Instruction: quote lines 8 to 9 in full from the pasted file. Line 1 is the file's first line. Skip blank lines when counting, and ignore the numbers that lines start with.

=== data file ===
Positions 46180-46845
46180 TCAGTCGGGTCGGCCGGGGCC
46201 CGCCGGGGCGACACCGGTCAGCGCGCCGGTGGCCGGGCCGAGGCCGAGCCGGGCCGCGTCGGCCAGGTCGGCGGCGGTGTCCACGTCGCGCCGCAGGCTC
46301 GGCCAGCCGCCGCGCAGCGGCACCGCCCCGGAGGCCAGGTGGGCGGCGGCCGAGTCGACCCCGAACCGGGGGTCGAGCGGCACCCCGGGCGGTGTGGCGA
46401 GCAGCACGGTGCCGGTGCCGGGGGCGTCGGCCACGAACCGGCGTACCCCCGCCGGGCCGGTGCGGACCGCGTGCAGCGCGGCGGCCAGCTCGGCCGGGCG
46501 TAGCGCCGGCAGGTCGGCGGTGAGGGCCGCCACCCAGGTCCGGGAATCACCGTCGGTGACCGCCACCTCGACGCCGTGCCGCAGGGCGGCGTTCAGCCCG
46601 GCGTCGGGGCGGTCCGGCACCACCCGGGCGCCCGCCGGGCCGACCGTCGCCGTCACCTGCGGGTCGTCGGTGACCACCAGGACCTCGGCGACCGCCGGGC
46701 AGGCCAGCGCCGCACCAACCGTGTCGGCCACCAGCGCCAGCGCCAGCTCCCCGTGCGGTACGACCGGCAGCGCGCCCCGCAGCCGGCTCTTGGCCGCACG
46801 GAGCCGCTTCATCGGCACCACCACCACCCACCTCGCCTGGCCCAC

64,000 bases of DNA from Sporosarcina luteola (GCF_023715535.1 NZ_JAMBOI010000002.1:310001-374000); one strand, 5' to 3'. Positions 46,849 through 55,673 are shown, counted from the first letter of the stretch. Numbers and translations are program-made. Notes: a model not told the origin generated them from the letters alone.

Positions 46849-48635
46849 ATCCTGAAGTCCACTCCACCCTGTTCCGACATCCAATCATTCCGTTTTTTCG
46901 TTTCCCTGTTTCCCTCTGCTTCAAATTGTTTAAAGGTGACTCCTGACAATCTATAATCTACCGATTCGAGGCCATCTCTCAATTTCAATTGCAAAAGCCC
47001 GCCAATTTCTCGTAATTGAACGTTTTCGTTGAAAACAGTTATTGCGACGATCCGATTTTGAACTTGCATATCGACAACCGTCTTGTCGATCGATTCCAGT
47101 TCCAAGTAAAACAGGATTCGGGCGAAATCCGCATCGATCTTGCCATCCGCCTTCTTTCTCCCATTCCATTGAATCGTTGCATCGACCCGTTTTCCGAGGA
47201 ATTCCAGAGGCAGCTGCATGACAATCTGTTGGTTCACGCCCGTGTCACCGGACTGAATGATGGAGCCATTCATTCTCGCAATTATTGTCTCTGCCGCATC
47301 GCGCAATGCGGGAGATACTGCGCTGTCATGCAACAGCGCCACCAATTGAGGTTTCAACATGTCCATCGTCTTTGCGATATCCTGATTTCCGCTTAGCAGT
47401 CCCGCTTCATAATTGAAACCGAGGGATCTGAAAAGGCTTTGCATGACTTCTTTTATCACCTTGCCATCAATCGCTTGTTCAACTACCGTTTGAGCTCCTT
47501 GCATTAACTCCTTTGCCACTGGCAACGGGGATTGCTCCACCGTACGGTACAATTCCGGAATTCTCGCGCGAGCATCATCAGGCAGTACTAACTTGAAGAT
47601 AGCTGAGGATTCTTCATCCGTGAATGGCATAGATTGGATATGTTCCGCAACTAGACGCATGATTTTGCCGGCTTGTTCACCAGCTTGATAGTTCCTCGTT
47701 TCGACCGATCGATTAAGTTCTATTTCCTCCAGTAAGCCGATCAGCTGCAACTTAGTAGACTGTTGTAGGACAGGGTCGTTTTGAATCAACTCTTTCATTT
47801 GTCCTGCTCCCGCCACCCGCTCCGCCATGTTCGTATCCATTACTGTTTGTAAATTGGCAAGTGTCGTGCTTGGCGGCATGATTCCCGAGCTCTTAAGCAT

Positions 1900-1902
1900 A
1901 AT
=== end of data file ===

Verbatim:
46701 AGGCCAGCGCCGCACCAACCGTGTCGGCCACCAGCGCCAGCGCCAGCTCCCCGTGCGGTACGACCGGCAGCGCGCCCCGCAGCCGGCTCTTGGCCGCACG
46801 GAGCCGCTTCATCGGCACCACCACCACCCACCTCGCCTGGCCCAC